Nursing: Class Discussion Research PaperNursing: Class discussion.
A nurse’s duties are based on principles established centuries ago and thus are guided by a strict code of ethics. This limits the decisions available to a nurse as a health practitioner when in the line of duty and to some extent when even off duty as the Hippocratic Oath doesn’t specify that a nurse or any other medical practitioner must be in his or her line of duty so as to deliver the necessary responsibility. This has several implications on the decision options available to a nurse with regards to, or due to constraints imposed by, ethical and legal liability and accountability resulting from the Hippocratic Oath and the Florence Nightingale pledge.
A nurse is expected to educate others and enhance fostering of gaining knowledge in the area of health to both the public and the government. Besides, nurses are bound by the oath to train those that are in need of learning the profession and also help and collaborate with other medics in services delivery as well as research. This binds the nurse into a collective decision making so as to involve the others as required by the oath. Taking into account the fact that patients have the right to privacy treatment with dignity and confidentiality about their health or family matters, and then this means that a nurse can’t take either advantage of a patient or patients for personal gains or gain ground to be personal against such an individual.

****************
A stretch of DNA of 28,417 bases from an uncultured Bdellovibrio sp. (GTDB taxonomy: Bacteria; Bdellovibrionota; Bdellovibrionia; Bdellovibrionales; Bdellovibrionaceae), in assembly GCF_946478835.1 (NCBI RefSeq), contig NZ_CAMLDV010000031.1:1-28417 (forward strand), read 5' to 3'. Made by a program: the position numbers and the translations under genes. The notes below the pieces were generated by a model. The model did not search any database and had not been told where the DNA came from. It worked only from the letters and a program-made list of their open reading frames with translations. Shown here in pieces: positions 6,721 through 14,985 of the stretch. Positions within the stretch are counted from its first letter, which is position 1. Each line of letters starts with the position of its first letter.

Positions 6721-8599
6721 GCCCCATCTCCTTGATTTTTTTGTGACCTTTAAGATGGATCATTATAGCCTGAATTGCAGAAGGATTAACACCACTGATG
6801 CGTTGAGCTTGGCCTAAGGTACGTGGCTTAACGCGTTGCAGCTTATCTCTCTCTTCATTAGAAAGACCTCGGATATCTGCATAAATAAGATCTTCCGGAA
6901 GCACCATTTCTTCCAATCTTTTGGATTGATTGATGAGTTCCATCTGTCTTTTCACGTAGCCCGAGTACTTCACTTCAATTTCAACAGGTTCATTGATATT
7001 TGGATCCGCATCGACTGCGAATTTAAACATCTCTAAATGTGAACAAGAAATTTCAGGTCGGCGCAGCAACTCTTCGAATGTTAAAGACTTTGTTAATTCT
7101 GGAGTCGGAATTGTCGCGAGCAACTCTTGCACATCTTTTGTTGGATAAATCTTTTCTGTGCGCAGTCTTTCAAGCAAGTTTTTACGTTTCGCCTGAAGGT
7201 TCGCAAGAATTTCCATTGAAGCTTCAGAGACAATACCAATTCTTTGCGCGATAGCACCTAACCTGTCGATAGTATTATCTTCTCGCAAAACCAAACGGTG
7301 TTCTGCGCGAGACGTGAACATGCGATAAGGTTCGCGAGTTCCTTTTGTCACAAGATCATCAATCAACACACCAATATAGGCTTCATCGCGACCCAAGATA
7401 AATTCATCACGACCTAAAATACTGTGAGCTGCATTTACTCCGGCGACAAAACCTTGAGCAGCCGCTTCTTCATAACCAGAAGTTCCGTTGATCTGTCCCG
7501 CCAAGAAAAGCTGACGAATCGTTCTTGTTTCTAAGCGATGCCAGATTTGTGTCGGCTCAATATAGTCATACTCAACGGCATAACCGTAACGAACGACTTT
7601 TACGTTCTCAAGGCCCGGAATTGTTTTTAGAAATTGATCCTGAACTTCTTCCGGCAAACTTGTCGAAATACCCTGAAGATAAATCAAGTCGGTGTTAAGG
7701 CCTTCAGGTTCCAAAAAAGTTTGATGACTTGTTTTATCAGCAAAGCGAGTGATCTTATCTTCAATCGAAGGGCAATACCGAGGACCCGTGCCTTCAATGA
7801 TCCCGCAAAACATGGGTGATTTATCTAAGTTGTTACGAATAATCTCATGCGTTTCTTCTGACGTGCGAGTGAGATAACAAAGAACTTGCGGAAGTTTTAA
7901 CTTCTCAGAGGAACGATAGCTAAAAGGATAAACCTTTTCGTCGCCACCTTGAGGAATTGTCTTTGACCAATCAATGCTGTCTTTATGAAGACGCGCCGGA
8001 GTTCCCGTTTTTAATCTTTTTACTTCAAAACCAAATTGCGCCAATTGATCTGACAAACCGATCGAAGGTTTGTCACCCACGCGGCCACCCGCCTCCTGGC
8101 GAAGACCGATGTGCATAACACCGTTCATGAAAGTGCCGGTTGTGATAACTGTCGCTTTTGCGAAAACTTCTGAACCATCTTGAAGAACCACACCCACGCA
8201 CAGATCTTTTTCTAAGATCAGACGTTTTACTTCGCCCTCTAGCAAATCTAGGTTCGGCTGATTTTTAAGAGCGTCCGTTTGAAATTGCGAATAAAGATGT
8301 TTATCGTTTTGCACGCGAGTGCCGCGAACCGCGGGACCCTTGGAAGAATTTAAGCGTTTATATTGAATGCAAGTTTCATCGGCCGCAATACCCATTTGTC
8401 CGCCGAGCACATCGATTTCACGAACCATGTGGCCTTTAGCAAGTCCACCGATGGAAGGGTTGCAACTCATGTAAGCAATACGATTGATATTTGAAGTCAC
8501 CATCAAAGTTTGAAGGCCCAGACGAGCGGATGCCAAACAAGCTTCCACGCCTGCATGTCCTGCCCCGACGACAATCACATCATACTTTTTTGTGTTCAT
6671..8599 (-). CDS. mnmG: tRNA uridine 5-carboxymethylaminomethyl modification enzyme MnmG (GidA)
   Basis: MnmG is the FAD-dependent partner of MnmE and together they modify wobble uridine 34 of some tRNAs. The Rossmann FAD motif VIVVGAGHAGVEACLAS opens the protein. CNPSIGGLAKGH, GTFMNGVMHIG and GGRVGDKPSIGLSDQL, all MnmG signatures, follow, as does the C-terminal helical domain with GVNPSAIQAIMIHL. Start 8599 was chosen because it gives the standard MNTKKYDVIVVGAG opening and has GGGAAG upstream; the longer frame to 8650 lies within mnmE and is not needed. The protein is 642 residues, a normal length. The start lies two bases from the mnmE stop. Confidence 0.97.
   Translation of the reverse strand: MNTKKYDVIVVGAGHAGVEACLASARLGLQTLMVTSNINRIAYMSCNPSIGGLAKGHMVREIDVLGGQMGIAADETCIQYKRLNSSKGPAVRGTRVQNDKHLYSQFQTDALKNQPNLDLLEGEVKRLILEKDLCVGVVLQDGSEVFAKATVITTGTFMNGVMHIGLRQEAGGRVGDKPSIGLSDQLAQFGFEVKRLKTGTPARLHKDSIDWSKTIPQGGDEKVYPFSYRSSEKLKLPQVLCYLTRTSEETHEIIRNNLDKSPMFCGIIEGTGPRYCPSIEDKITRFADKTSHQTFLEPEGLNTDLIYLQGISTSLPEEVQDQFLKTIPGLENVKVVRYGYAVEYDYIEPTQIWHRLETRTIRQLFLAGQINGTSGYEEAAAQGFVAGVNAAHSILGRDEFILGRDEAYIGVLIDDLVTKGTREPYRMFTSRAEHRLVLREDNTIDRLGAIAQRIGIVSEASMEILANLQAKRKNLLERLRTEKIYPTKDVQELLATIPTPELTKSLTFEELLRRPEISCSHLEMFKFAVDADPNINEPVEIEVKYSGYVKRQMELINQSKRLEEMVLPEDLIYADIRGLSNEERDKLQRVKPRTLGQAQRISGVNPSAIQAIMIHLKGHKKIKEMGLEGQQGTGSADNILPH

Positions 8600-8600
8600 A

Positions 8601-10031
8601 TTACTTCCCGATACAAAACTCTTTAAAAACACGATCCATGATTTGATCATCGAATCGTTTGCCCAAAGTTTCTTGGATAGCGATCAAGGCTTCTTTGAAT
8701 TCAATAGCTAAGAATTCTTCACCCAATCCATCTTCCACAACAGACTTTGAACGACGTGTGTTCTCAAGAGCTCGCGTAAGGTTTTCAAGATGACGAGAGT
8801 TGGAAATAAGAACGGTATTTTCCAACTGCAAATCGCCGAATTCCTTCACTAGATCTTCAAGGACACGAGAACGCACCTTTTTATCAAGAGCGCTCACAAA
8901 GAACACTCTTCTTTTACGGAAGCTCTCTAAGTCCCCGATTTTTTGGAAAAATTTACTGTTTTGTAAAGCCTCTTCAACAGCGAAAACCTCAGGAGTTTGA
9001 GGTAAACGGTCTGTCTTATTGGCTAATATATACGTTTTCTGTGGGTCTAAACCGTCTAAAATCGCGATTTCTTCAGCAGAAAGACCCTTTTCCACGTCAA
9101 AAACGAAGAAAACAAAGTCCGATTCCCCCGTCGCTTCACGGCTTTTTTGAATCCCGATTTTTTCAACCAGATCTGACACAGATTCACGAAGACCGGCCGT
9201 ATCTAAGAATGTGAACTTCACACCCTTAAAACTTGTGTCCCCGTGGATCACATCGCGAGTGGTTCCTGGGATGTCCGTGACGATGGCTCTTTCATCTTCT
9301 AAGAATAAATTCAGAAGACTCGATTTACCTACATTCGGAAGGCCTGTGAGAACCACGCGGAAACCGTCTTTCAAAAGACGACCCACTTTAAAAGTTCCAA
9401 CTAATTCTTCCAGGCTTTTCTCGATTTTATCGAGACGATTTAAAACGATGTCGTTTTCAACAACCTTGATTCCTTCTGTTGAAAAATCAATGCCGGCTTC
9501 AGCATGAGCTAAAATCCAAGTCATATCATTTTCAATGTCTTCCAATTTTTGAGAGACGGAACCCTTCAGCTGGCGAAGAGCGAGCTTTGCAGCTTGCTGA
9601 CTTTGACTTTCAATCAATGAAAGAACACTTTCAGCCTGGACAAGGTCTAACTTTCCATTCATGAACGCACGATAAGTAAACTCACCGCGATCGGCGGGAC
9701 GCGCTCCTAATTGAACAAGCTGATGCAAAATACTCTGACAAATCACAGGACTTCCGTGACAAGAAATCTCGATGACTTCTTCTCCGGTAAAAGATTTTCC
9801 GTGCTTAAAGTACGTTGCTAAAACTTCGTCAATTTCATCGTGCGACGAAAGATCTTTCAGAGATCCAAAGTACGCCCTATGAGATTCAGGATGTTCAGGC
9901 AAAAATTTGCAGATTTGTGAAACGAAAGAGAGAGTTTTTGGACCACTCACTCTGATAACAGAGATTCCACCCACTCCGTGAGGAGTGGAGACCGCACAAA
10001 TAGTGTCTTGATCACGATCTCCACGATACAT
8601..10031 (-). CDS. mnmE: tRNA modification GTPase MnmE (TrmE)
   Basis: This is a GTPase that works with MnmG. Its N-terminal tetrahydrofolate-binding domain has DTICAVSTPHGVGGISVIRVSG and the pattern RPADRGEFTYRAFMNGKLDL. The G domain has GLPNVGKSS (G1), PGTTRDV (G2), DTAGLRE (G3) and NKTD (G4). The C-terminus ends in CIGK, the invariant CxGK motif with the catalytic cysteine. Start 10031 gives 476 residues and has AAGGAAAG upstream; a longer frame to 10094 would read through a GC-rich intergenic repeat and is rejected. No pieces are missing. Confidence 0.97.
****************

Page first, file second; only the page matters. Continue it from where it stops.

Even with respect to that, however, at times the decisions made by nurses might counter the very reason for the Hippocratic Oath and the Florence Nightingale pledge. Taking into account the current trend of establishing lucrative private health care systems and facilities, supervisors of such facilities are likely to be business oriented than just providing necessary medical care to those who need it. The decisions available to a nurse though guided by a sound doctrine whose goal is to help humanity gets altered and meander from the expected. For instance the management may pressurize them to portray a positive image of such a facility even when the reality might not be as either portrayed or marketed. This contradicts the stand against false presentation or misinforming the public on matters on the ground.
Hill, S. S., & Howlett, H. A. (2013). Success in practical/vocational nursing: from student to leader (7th ed.). St. Louis, Mo.: Elsevier.